How Hot Do You Feel?

How Hot

Humidity’s Effects

How hot are you? How hot you feel at 80° F under the shade in an Arizona desert with nearly 0% relative humidity is quite different from 80° F experienced on a Florida coast with over 90% humidity.

Besides being uncomfortable, excessive humidity inside buildings promotes condensation, corrosion, decay, and mold. Air conditioning helps prevent these issues by not just lowering the temperature of the interior air, but also by dehumidifying (removing moisture from) the conditioned air.

On the other end of the spectrum, too little humidity can also be a problem, primarily in winter. Very low humidity increases generation of static electricity shocks, shrinkage of wood, cracking of paint, drying of skin and eyes, irritation of mucus membranes, and susceptibility of our bodies to viruses. An HVAC system with a humidifier can add needed moisture to the air.

For interior spaces, the ideal humidity range is around 40 to 50%. Monitoring the humidity level, consequently, is something HVAC controls and building automation systems should do, as well as act to maintain humidity within the “Goldilocks” zone (not too high and not too low).

Humidity, Enthalpy, and Economizers

Knowing the humidity of outside as well as inside air is also important for HVAC economizers, which use outside air for “free cooling” when conditions are right. If cooling is needed inside a building, and the temperature outside is lower than that inside return ducts, having fans and ducts bring in outside air can be less expensive than running compressors. Even though the temperature outside seems low enough, humid air may require extra conditioning, and then “free” cooling isn’t free anymore.

Moist air can hold more heat than dry air of the same (dry bulb) temperature, and almost all air has some water vapor in it. In HVAC systems, the sum of the heat energy of the dry air and heat energy of the water vapor within it is referred to as enthalpy. Humid air has higher enthalpy than dry air of the same temperature. If the enthalpy of the outside air is really less than the return air from the interior spaces, then maximizing the use of outside air will save energy. Maximum energy savings for economizers require determining inside and outside humidity for enthalpy-based control sequences. Many packaged economizers have built-in enthalpy controls.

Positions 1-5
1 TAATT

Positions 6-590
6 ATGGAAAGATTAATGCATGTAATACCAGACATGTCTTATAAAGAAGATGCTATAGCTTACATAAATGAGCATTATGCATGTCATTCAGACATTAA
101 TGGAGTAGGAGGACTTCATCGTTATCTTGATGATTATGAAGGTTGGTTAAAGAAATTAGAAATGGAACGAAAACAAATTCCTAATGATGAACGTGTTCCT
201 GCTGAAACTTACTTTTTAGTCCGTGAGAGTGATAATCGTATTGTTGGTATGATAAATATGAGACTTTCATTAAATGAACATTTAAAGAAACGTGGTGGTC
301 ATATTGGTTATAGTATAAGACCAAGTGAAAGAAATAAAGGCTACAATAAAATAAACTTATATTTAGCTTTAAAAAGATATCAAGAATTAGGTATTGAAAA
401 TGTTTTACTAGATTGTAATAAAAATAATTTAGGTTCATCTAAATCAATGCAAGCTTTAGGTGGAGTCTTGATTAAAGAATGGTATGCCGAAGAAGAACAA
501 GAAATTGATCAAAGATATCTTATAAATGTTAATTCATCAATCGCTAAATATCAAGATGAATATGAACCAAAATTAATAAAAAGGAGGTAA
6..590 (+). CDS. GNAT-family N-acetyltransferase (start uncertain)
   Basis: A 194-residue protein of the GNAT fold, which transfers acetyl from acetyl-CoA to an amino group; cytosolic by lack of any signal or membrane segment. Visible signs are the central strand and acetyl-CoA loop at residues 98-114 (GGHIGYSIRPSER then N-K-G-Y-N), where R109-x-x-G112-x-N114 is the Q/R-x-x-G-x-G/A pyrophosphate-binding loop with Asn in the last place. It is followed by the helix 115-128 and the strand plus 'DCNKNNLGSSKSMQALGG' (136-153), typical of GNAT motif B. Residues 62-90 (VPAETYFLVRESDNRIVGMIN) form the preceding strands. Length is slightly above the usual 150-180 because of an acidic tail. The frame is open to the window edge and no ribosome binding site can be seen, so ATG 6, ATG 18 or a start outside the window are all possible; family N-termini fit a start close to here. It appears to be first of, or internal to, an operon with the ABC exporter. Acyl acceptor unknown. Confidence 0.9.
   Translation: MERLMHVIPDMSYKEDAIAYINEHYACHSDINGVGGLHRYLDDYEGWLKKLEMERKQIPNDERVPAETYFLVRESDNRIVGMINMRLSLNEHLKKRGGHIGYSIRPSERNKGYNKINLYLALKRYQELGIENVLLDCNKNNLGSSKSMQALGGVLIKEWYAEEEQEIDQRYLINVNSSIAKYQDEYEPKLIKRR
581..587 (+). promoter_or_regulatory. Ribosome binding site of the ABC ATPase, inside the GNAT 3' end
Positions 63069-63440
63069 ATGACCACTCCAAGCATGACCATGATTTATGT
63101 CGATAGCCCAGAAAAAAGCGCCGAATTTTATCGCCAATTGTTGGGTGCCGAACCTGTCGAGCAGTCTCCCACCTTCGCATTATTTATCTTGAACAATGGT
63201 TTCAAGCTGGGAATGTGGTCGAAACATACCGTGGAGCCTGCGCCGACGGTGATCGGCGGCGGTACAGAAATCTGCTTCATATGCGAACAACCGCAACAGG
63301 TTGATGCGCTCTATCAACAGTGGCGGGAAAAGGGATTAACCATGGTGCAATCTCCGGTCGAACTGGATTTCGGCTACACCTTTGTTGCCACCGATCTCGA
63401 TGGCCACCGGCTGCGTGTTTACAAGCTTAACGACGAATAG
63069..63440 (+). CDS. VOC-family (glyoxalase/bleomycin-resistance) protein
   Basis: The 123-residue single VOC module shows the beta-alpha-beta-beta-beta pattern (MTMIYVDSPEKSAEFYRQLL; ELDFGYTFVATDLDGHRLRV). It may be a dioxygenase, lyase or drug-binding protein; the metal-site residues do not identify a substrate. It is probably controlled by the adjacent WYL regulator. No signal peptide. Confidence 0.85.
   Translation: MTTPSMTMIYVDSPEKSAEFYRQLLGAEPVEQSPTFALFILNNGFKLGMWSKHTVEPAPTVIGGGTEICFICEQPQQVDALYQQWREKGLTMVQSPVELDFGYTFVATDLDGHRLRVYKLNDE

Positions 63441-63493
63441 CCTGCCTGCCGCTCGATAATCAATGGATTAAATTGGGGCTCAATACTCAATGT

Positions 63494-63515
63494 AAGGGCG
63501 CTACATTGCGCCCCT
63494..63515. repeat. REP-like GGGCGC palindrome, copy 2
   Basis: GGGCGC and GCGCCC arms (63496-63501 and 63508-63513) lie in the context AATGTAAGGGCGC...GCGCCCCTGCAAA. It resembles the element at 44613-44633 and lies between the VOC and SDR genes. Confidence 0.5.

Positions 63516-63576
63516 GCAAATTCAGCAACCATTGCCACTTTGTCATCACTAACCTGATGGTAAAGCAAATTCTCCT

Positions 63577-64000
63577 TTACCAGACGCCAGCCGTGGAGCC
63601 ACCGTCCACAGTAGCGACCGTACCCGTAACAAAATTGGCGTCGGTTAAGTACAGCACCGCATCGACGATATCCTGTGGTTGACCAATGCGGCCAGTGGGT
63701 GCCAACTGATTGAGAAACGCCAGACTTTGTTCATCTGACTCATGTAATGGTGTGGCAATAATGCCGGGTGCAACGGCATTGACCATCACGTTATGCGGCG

Enthalpy-based control for economizers is more important in warmer/wetter climates. In cooler/drier climates, simpler and less expensive (dry bulb) temperature-based economizer control may be perfectly adequate.

Humidity Sensors

For an HVAC system to know what the humidity level is, a sensor must measure it automatically, accurately, and reliably. Electronic humidity sensors in HVAC applications that used capacitive polymer sensors had accuracy and durability issues. Most current models of humidity sensors incorporate silicon CMOS chips that provide more durability and reliability than older generation sensors. Plus, they respond within seconds to changes in humidity with a high degree of accuracy. Oftentimes, a humidity sensor is packaged together with a temperature sensor in the same case. With temperature and humidity sensors, you can know how “hot” it really is.

NOTE: “Humidity” in regards to human comfort is technically referring to relative humidity (the ratio of the amount of water vapor present in the air compared to the greatest amount of water vapor the air could hold at that temperature). Humidity sensors provide measurements in % RH (Relative Humidity).

If you’re interested in reading more on the subject, check out this other helpful article.